Implications of Brexit on SMCR


Implications of Brexit on SMCR

One can’t talk about financial regulation and the banking sector in the UK without considering Brexit and its implications on the market. The financial services market has been cast into a regulation limbo since Brexit was announced last year. With Brexit negotiations looming one can only speculate on the outcome.

The Brexit Question

The media and financial markets have largely reacted based on the implication that Britain will be faced with a ‘hard Brexit’ as they leave the single market. Theresa May has repeatedly stated on record that the UK’s intention is to leave the single market, we do not seek membership of the single market. Instead we seek the greatest possible access to it through a new, comprehensive, bold and ambitious free trade agreement.’ (Guardian). The question of who will regulate and from where which looms over the UK at the moment and has created this current situation of regulation uncertainty. It looks like the British government will carry over many EU regulations in a number of industries so as to minimize disruption. This process of repatriating of EU laws into UK legislation has been titled, the "Great Repeal Bill" and will likely result in a hefty bill to the taxpayers.

Access to the single market

Access to the single market is a key factor for many of the financial services firms located in the UK. Banks and fund managers in particular value single market access as they see the need to conduct business across the EU’s 28 member states as integral to their business. So much so that the Guardian recently quoted a potential loss of 30,000 finance jobs as a result of Brexit, with many financial service firms looking to relocate elsewhere in the EU.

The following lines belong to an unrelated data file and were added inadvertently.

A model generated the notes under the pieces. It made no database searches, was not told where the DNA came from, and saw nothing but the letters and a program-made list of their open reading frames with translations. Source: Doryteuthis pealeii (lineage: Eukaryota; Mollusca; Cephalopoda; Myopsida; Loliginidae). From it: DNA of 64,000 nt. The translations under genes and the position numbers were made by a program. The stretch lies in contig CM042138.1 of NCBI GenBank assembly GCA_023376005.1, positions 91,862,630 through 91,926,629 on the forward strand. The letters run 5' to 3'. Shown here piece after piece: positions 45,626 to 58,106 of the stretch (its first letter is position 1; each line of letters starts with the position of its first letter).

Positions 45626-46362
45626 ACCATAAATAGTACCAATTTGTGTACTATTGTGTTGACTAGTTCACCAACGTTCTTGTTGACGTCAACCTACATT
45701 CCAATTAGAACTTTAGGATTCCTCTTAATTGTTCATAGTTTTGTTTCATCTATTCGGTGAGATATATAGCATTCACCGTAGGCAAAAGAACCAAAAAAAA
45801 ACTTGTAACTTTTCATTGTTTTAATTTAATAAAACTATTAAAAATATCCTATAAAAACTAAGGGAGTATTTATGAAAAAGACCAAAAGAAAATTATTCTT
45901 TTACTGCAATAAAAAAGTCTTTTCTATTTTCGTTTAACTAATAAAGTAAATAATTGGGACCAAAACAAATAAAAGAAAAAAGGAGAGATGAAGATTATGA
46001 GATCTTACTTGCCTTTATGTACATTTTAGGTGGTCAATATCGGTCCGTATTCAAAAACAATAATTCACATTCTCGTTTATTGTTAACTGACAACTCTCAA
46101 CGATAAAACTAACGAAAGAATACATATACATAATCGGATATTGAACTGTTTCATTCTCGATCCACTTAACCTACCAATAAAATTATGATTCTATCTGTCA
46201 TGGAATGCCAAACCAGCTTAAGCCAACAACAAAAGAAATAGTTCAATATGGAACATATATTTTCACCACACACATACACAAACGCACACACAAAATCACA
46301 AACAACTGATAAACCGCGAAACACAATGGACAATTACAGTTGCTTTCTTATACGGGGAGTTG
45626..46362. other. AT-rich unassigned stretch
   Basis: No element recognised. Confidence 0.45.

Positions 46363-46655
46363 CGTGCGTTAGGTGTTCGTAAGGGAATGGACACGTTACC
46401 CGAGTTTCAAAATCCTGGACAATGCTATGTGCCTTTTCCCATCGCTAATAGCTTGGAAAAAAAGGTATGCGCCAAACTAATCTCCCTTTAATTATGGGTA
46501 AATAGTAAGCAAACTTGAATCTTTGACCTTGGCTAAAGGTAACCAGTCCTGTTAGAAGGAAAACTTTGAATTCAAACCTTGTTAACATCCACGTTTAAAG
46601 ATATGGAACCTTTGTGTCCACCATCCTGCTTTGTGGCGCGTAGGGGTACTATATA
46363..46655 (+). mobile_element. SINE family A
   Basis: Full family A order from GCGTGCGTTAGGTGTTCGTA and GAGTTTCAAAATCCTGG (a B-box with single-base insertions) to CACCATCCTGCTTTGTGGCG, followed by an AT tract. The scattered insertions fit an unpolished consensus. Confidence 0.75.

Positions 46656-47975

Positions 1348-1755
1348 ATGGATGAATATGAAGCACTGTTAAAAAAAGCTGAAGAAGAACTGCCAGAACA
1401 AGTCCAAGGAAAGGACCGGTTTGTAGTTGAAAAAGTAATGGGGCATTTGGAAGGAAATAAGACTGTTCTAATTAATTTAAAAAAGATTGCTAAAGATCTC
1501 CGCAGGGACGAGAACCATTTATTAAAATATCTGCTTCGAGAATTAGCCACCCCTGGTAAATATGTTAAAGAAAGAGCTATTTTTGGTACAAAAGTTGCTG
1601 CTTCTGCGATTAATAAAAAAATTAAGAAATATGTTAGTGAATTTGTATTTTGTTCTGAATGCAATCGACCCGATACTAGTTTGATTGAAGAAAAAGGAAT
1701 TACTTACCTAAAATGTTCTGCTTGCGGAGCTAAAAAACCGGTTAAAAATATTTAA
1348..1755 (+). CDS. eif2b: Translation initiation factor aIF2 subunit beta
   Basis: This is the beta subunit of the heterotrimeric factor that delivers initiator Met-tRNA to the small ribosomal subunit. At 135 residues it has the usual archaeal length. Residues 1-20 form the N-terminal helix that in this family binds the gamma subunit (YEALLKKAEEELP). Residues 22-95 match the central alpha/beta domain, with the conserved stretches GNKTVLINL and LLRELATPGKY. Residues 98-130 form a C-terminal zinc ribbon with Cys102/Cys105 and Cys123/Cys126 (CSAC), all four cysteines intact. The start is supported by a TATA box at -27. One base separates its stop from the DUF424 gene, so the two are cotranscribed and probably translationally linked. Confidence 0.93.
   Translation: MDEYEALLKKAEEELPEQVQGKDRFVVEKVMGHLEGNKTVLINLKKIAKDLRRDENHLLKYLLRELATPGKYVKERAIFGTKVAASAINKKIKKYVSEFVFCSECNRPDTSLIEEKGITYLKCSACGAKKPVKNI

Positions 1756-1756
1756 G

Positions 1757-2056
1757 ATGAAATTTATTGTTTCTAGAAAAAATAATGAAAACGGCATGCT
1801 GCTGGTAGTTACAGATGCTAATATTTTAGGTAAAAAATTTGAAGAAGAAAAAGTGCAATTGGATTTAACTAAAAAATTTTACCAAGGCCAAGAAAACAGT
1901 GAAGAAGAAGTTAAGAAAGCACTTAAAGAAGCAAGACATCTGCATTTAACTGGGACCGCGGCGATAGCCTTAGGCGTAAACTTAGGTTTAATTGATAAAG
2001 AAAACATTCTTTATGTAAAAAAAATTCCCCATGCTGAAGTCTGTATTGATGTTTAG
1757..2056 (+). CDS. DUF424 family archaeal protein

Race for British jobs

A race has begun amongst the EU member states to attract these relocating financial jobs and businesses. It is being suggested that many EU neighbor states will look to lower their corporation tax in a bid to attract businesses leaving the UK post-Brexit. The EU has taken a stance against this. The European Securities and Markets Authority (ESMA), Europe’s main financial regulator, plans to release a formal guidance report in the coming months. “The general opinion will consider how national regulators should handle day-to-day supervision of relocated operations”. (Reuters).

Implication on SMCR

One question which arises is, how the new SMCR regulation will fair in this period of regulatory uncertainty? One potential problem which could arise is a situation where the FCA tries to hold a bank’s senior manager accountable when the person in question has moved out of the UK post-Brexit and now resides in a different country and thus jurisdiction. It remains to be seen how the FCA and PRA will handle a situation like this. Only time will tell.

*An official document from the FCA is expected out in September this year.

This is the final part of a 3 part series on SMCR. Click here to read part 1; 'What is Senior Managers and Certification Regime?' or part 2; 'Extension of SMCR'

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